from Signs of the Times No. 41 - Apr 2011

from Brenda Watson

Dear Anthony,
I have been most interested in following this debate on the Eucharist.

I do think you are right to seek some 'fixed point among the flux' but I cannot locate it where Graham [Hellier] does in the Christian community per se. After all, the presence of Christ is sometimes very difficult to discern in how that Christian community speaks and behaves! For me, it is going back to the historical context in which this extraordinary symbolic act arose that ensures me its relationship to reality. I see the fixed point in the re-enactment of what Jesus himself advised his followers to do.

by Tim Stead
from Signs of the Times No. 41 - Apr 2011

This is a 'resource' book, as we used to call them as curates - desperately looking for books to have on our shelves ready to turn to when our training incumbents suddenly asked us to lead some event or worship or, in this case, a series of meditations!

And it is a good one. Touching the Sacred is a book of led meditations or short services intended to be used for a small or a large group on themes throughout the church's liturgical year, together with a set of startling images of artwork by Jake Lever depicting the human hand in many different shapes, sizes and poses as visual aids to the meditations. The accompanying CD-ROM enables you to print off the meditations or services for participants and also print or project the images for people to use. This is well formatted and easy to use.

by Anthony Woollard
from Signs of the Times No. 41 - Apr 2011

CSCS had had a more or less formal link with Modern Church for the past decade. Far less well known than SCM, it may be right that MC members should be more aware of it.

It was originally set up (as the Institute for the Study...) by the Lesbian and Gay Christian Movement (LGCM) around the beginning of the 1990s. It was intended as a 'respectable' academic offshoot of LGCM, and initially focused on the sponsorship of a highly academic journal, Theology and Sexuality, and the production  of study materials on sexuality in the Churches. For a short while it had the benefit of charitable funding to enable the payment of a full-time co-ordinator, Alison Webster, and during this period mounted a number of conferences which attracted a far wider constituency than the LGCM membership.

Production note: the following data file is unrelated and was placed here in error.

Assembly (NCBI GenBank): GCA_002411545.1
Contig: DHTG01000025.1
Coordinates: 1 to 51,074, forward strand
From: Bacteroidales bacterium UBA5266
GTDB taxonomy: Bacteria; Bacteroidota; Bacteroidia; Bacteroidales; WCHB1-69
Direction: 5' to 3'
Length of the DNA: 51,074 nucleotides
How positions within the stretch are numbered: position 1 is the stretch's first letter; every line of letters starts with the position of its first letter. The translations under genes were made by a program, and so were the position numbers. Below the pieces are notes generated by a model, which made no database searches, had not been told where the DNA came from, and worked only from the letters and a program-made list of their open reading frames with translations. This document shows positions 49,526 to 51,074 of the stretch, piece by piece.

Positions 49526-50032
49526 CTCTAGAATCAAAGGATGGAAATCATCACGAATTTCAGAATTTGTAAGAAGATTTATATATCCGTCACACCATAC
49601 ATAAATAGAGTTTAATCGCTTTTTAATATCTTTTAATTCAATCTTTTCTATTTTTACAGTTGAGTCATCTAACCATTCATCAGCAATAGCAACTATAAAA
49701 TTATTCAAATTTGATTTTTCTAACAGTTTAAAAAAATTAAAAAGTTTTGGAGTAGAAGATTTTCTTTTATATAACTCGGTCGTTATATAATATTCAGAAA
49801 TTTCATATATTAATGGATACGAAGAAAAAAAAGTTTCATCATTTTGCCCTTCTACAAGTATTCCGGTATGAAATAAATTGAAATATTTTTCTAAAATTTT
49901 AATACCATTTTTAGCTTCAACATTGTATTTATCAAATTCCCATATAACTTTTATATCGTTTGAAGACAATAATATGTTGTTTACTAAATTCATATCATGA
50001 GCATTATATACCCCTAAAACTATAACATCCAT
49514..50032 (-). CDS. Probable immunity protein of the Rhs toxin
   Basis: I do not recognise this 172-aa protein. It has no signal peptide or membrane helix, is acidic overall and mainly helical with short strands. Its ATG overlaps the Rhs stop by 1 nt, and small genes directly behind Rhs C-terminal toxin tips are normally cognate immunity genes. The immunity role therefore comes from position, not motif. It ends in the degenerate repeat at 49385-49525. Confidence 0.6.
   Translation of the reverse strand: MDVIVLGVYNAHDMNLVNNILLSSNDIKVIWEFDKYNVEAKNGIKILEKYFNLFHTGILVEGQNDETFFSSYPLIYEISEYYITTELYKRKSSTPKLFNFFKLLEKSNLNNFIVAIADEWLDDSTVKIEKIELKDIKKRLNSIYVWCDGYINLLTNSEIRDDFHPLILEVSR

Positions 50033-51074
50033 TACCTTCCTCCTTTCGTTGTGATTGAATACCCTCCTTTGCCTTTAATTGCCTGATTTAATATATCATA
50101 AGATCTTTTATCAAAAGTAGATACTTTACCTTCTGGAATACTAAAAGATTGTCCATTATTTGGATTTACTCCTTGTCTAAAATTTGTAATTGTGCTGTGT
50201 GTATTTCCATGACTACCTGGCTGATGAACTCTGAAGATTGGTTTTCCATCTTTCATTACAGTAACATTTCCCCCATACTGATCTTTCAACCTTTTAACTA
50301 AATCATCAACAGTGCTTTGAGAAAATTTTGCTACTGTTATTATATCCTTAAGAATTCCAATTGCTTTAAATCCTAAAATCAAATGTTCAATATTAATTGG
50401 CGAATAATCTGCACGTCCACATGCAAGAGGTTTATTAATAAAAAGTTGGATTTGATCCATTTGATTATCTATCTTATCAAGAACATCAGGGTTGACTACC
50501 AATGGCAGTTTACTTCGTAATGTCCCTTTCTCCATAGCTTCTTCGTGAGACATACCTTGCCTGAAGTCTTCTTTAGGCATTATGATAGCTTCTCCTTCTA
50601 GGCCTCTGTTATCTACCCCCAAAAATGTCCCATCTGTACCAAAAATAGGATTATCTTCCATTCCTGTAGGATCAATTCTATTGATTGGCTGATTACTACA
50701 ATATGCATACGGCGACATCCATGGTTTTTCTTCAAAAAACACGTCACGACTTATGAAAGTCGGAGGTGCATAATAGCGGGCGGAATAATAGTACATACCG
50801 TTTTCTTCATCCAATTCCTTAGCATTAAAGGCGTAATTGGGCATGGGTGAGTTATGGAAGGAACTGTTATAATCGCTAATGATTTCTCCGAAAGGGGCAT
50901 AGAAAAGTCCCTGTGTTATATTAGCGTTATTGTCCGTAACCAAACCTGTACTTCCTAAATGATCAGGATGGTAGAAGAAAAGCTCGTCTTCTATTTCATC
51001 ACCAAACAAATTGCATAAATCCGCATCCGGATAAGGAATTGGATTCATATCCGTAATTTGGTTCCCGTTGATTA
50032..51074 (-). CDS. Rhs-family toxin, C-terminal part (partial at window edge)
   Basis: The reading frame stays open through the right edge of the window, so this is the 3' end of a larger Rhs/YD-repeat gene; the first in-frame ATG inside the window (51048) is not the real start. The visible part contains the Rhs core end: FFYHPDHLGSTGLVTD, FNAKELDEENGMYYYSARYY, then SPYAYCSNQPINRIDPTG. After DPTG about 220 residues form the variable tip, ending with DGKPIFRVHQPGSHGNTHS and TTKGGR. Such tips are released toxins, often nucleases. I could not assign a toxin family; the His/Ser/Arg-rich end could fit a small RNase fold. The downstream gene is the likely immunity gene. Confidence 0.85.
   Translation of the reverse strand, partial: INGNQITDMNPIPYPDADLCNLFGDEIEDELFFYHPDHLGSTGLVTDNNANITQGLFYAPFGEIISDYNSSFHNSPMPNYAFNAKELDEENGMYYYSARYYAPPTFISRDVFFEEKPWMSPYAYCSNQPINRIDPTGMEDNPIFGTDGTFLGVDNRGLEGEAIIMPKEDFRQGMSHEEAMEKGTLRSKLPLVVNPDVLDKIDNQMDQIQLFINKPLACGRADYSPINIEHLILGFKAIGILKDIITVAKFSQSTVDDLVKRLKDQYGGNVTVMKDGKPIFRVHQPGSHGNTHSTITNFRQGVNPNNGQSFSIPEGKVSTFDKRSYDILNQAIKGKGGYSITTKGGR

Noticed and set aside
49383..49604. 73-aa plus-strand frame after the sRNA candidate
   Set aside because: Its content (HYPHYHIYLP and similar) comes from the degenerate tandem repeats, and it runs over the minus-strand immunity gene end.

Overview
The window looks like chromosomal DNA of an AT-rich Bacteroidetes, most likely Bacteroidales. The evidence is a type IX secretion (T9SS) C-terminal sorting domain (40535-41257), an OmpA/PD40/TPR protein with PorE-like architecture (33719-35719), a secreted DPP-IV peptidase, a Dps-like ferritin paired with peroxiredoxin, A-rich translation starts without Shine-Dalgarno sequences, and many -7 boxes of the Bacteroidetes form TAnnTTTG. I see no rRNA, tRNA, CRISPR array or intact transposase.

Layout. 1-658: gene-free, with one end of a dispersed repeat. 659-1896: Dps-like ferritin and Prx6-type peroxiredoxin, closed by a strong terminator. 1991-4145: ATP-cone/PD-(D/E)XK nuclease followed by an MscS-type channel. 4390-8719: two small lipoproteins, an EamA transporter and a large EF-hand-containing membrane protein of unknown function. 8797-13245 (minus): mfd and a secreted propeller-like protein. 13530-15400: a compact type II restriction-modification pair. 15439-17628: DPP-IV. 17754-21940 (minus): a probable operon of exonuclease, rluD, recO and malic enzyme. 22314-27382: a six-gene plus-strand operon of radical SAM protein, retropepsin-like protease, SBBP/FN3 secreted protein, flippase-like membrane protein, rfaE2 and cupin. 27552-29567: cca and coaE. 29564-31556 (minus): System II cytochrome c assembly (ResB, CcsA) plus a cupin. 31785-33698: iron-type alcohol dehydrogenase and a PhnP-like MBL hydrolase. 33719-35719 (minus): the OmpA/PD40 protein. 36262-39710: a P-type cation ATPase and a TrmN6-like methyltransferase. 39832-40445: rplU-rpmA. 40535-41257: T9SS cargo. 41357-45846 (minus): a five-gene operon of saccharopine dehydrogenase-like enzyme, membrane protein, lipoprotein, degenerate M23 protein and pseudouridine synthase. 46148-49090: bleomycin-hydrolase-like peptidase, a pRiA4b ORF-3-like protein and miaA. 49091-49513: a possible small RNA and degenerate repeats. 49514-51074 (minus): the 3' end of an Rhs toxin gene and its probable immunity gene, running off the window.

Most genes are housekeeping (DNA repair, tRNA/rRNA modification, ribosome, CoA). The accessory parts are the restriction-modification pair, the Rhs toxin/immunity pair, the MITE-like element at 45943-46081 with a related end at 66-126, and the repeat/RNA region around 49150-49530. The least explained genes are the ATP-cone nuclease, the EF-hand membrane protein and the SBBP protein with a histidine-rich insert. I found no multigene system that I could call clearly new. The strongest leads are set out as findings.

by Hilary Topp
from Signs of the Times No. 41 - Apr 2011

scm stillsmallvoiceThese are hopeful and exciting times for SCM and the student movement.  We've just returned from our biggest Annual Conference since the 1980s, with lots of students attending for the first time, including several from new SCM groups which have started up since last year's conference. 

The conference, entitled 'Still Small Voice', and on the theme of prayer, was a chance for students to explore different forms of prayer, how prayer relates to action and what it means to be 'still small voices' in the world today.

by Jonathan Clatworthy
from Signs of the Times No. 41 - Apr 2011

An Anglican Covenant was formally proposed by the Windsor Report in 2004, as a way to ensure that future contentious actions are not taken without consulting the whole Anglican Communion. Some were threatening schism after a diocese in Canada had approved a same-sex blessing service and a diocese in the USA had appointed an openly gay bishop.

The Windsor Report argued that the 1998 Lambeth Conference had established, as Anglican teaching, the immorality of 'homosexual practice as incompatible with Scripture'. It saw in the Covenant a means to establish an international authority, backed up by the threat of sanctions, empowered to ensure compliance.